This is the third of three weeks of questions to stimulate your thought and awareness about ways in which you may be distracting yourself from greater self-understanding and knowing.
1. Do you have feelings about having feelings?
Do you start to feel sad and then get angry that you are sad? Or do you feel angry, but consider anger unacceptable, and then you feel disappointed that you’re angry?
Or feel embarrassed that you’re disappointed? Having feelings about having feelings acts as a distracter from your initial reaction and most authentic feeling experience.
It acts as a second layer covering your real feelings, and that second layer creates more emotional distress and emotional problems.
There are countless variations on this theme. Does this ever ring true for you?
2. Do you engage in a lot of negative self-evaluation, negative self-talk, or harsh self-criticism, thereby turning your feelings into a mean or hateful judgment about yourself?
Many people are skilled at this form of distraction, whereby you change an unpleasant feeling into a thought or belief.
Common examples include turning a feeling of helplessness into beliefs that you are inadequate, undeserving, or worthless; or believing embarrassment is a reflection of your inherent failure.
Understand that unpleasant feelings such as disappointment or embarrassment are not reflections of your character.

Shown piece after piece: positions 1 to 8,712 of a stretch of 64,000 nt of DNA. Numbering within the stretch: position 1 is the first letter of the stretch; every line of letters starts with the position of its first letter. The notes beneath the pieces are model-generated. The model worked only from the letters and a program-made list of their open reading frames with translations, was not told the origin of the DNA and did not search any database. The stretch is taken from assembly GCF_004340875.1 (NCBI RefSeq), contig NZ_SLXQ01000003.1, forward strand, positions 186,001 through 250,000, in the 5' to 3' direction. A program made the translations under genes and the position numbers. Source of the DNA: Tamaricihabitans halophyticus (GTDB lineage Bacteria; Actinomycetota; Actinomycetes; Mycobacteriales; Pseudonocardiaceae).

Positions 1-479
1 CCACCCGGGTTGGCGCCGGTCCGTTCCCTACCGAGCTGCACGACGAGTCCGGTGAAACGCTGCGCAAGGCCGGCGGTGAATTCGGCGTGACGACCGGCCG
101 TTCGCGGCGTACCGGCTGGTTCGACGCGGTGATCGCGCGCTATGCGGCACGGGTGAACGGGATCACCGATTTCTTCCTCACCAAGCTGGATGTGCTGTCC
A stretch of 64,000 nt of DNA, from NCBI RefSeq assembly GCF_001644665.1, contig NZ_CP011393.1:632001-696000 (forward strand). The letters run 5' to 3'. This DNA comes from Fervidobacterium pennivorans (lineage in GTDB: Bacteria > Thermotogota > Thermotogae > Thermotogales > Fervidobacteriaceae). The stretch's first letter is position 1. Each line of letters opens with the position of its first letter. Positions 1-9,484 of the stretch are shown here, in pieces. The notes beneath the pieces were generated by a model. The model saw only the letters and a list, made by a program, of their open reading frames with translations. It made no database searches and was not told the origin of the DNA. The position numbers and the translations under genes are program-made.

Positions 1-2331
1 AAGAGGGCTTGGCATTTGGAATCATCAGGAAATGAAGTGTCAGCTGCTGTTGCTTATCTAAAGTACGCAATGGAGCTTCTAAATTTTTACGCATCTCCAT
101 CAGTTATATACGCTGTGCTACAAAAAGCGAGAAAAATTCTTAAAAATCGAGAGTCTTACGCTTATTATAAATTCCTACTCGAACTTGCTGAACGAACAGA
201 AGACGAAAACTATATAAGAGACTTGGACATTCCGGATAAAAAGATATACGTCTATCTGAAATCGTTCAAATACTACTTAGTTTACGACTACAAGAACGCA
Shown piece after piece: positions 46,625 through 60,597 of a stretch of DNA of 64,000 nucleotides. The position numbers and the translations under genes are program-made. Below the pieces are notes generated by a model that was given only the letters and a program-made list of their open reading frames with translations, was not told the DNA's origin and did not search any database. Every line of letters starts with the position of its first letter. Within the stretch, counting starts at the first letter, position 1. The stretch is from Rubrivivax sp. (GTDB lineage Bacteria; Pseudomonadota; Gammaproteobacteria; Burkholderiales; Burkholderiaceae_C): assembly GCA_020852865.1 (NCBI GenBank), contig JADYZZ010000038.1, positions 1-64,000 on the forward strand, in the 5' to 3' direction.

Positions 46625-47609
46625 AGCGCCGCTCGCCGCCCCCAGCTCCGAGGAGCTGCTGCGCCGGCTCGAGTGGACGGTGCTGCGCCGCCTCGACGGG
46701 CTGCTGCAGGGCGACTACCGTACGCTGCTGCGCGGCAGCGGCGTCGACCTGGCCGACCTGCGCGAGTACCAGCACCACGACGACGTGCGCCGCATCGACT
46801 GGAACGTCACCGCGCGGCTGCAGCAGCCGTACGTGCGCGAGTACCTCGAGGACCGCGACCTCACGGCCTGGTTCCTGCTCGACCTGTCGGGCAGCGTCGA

How might you be converting feelings into self-destructive judgments?
3. Do you compare yourself with others?
Comparing yourself to others is a variation on harsh self-criticism. It dismisses your own experience because you are placing your focus on others instead.
The only positive reason to compare yourself to others is for aspirational purposes—in order to see yourself as able to accomplish what others have done.
Otherwise, it’s a way to distract from feeling vulnerable, disappointed, sad, or frustrated.
To whom are you currently comparing yourself? Do you do it for aspirational reasons or as a form of distraction?
4. Do you focus on one issue to distract or move away from your real concern or feelings?
I often listen to women who consistently return to fears that their respective boyfriends will leave them for other women they find more interesting.
This concern often becomes a focus when, in truth, they feel vulnerable or are preoccupied with distressing feelings or other concerns that are actually unrelated to the fears they express.
Is there a nagging fear that seems to creep up every time you find yourself facing unpleasant emotions – even if that fear is totally unrelated to your present experience?
5. Do you pay too much attention to irrelevant details in order to distract from feeling?
Rather than focus on one particular issue, you might do the opposite and get caught up in paying excessive attention to unimportant details in any given situation as a way to distract from what is really important in your life.
This kind of over-focus on details can be paralyzing because it allows you to analyze but never actually act.
Is this a distraction trap that you fall into at times?
This week’s question:
Before you put your pen and paper away, I want you to write down three distractions you have been struggling with the most.
Then at the end of the week, write down next to them what exercises you have used to best help with those distractions.
Dr. Joan Rosenberg